bois vs grrls

This is actually about Dan Fishback’s show boi with an I, but its going to take a minute for me to work up to it. So keep reading.

Everything comes in cycles and the winter cycle is the hardest part. Not actual winter but that space, place and time where one cultural moment wanes and the next moment has not quite fully arrived. The animating ideas of one generation or movement lose their cogency or become co-opted, mutating into cynicism and crass commercialism which grinds down the human spirit. Eventually, the new generation, born into that cynicism, re-discovers an Edenic past and re-creates it in their own way. Even the nihilism of punk rock was, in its way, idealistic. The rejection of bloat that Hippie had become was an affirmation of the value of that which is human, personal and flawed – thus authentic. Punk Rock died and begat Hair Metal which died and was supplanted by grunge/alternative which was co-opted and made meaningless, then mutated through Boy Bands and Britney into Avril Lavigne and now we’re back at the beginning of a new cycle all over again. The past few years have been a long, tough winter.

Since 2001, when the economy tanked and the War on Terror began, many people have been clinging to the culture we knew during the good times or reverting to nostalgia for the last time we had a war in Iraq and a Bush was in office. But the Kids, as it were, Are Alright, and we’re finally starting to see the light at the end of the tunnel. I see tons and tons of creative output in all mediums and in the past 9 months I have been more and more heartened by what I’ve been seeing. Young artists are re-discovering forms that had become tired (like performance art) and finding ways to make them personal and meaningful again. Which is a really long build-up to talk about Dan Fishback’s boi with an I that I saw this evening at Collective:Unconscious.

The genre of the gay solo show is really difficult. Its easy to do a mediocre show about coming out, or about growing up Mormon, or about Injustice-with-a-capital-I or a campy musical review of your urbane chelsea life in show tunes, but it’s hard to do something different. As one of the characters in boi with an I says, “If you’re straight and talk about yourself all the time, you’re egotistical. If you’re gay and talk about yourself all the time, you’re an activist.”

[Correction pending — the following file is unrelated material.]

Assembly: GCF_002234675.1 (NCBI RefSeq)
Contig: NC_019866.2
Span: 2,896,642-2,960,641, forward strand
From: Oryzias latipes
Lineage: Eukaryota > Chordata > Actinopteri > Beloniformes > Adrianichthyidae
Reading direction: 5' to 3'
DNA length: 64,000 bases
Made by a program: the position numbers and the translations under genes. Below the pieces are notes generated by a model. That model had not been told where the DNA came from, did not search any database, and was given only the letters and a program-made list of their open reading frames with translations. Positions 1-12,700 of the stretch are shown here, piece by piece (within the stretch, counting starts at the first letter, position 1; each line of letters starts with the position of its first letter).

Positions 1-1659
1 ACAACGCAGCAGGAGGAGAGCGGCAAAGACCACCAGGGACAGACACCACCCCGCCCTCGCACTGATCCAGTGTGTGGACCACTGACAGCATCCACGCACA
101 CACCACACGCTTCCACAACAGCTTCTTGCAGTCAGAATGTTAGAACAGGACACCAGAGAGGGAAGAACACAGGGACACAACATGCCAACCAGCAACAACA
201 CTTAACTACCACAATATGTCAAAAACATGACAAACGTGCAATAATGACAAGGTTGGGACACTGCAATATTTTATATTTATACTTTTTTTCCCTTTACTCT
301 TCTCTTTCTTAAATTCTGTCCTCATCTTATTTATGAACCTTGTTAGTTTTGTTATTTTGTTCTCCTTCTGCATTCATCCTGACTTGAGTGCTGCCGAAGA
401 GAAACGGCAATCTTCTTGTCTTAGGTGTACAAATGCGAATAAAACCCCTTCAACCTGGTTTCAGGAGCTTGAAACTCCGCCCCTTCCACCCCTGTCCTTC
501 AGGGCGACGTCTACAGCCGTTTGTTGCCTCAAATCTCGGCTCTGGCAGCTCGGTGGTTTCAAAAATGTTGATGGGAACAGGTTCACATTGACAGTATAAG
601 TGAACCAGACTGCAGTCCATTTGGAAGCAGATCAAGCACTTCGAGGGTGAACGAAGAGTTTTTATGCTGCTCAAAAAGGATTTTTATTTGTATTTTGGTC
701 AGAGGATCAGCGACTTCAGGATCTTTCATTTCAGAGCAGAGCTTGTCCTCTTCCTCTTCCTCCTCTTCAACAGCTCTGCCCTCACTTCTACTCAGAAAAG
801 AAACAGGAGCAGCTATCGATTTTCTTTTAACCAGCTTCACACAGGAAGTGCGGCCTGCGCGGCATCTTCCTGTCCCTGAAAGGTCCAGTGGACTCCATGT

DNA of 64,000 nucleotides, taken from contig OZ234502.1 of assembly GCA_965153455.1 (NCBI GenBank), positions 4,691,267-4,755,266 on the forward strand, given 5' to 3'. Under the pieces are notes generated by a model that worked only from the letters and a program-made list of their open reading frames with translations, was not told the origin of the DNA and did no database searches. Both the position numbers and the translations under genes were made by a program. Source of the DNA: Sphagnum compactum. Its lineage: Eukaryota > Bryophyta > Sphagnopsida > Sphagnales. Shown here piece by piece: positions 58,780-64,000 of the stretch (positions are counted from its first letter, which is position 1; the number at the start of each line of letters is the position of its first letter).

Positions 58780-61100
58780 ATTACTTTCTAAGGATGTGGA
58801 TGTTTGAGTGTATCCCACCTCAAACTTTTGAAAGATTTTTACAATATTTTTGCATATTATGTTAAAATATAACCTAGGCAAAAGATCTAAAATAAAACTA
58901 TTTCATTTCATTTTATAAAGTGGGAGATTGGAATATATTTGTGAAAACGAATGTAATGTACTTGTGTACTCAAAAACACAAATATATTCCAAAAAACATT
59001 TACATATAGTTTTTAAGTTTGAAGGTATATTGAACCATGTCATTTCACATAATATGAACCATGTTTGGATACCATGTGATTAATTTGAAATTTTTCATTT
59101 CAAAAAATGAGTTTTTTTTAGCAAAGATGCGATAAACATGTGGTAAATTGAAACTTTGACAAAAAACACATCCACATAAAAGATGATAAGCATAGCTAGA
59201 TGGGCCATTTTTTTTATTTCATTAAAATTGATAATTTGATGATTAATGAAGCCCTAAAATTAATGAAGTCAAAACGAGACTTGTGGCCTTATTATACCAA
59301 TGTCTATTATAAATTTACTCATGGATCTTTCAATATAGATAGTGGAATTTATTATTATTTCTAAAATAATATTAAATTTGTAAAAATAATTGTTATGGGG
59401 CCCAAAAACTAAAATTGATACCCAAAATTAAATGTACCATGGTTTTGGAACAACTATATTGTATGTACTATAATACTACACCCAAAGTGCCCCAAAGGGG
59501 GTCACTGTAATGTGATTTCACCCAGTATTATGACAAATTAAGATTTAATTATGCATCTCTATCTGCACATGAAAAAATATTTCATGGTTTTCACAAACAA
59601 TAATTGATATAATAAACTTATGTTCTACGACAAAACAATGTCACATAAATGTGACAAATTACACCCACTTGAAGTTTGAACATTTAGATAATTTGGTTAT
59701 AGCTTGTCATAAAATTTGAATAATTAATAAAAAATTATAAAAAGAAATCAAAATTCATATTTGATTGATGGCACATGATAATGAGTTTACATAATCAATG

Especially difficult is to ride the fine line between sincerity and irony, to keep your passion in your beliefs but not diverge into the ponderously earnest. Dan Fishback does that really well. In boi with an I he conforms to the stereotypical Solo Gay Performance Art aesthetic while at the same time reinventing it on his own terms. And in an important way, that gets back to the root of what made Performance Art powerful to begin with. Because there are plenty of talented performers and writers out there who for one reason or another don’t fit in, or don’t want to fit in, to the mainstream theater world. Artists who must fight on a personal level to be themselves in society chafe at the constrictions and the artifice of a medium that says, “Not only you must pretend to be somebody else, but you must pretend in the manner which we dictate, otherwise you’re a Bad Actor.” Those artists respond by finding out how to articulate a unique and personal voice. The aesthetic allows for flaws: CD players that don’t work, sets that fall down, lines that are forgotten, keyboards that come unplugged. But Performance Art acknowledges and celebrates those “flaws” because it recognizes that the power of live performance is not always in its technical perfectionism but the quality of the human interaction.

It must be late, because I’m rambling a bit here. Suffice it to say that From the very funny diatribe demanding Gay Marriage Affirmative Action to the cute and quirkily moving rendition of “Out of the Sea” from Disney’s The Little Mermaid, I found boi with an I to be an inspiring and enjoyable show and Dan Fishback is someone to watch in the future.

Dan’s website is He’s performing at Sidewalk Cafe on October 23 and November 5 and at Brooklyn Arts Exchange on January 22 & 23.

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